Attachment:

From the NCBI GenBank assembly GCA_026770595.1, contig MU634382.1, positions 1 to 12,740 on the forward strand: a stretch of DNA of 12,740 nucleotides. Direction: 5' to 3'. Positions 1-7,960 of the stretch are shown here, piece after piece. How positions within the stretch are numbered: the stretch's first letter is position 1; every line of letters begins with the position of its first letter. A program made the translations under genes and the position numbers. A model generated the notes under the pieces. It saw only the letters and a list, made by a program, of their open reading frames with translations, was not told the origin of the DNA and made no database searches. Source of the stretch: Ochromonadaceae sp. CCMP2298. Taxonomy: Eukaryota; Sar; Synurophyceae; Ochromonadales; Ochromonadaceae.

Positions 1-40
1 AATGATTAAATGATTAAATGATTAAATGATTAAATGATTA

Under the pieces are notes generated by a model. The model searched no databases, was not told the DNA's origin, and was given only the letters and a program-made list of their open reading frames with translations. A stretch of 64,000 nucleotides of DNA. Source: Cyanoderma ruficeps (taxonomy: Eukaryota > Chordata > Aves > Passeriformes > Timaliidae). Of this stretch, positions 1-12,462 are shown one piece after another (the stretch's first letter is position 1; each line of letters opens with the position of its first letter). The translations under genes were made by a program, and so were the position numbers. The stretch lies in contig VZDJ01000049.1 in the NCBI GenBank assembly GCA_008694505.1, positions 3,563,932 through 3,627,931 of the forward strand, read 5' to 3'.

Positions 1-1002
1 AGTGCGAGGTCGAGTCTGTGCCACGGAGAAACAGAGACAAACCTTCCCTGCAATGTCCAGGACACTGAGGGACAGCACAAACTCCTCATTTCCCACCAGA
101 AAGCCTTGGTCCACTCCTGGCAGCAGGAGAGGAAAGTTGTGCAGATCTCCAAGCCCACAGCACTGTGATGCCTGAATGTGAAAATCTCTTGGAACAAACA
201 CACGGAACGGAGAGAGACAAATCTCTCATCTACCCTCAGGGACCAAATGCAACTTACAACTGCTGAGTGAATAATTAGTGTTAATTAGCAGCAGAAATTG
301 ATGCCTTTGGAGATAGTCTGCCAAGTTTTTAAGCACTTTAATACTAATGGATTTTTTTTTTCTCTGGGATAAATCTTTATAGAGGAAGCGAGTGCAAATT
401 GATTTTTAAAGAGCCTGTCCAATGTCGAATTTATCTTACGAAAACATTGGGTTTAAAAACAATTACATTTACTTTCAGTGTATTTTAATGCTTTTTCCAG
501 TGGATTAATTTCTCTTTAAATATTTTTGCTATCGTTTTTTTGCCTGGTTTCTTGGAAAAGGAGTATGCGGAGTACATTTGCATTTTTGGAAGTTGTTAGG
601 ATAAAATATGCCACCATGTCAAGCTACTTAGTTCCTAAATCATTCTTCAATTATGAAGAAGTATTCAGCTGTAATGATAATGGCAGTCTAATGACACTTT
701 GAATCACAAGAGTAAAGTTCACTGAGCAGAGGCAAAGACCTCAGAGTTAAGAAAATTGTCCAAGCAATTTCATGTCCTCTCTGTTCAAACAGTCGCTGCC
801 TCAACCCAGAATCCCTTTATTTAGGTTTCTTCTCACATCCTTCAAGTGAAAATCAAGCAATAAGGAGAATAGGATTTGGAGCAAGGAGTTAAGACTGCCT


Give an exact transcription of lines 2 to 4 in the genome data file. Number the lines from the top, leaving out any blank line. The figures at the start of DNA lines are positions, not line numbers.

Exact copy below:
Positions 1-40
1 AATGATTAAATGATTAAATGATTAAATGATTAAATGATTA

Under the pieces are notes generated by a model. The model searched no databases, was not told the DNA's origin, and was given only the letters and a program-made list of their open reading frames with translations. A stretch of 64,000 nucleotides of DNA. Source: Cyanoderma ruficeps (taxonomy: Eukaryota > Chordata > Aves > Passeriformes > Timaliidae). Of this stretch, positions 1-12,462 are shown one piece after another (the stretch's first letter is position 1; each line of letters opens with the position of its first letter). The translations under genes were made by a program, and so were the position numbers. The stretch lies in contig VZDJ01000049.1 in the NCBI GenBank assembly GCA_008694505.1, positions 3,563,932 through 3,627,931 of the forward strand, read 5' to 3'.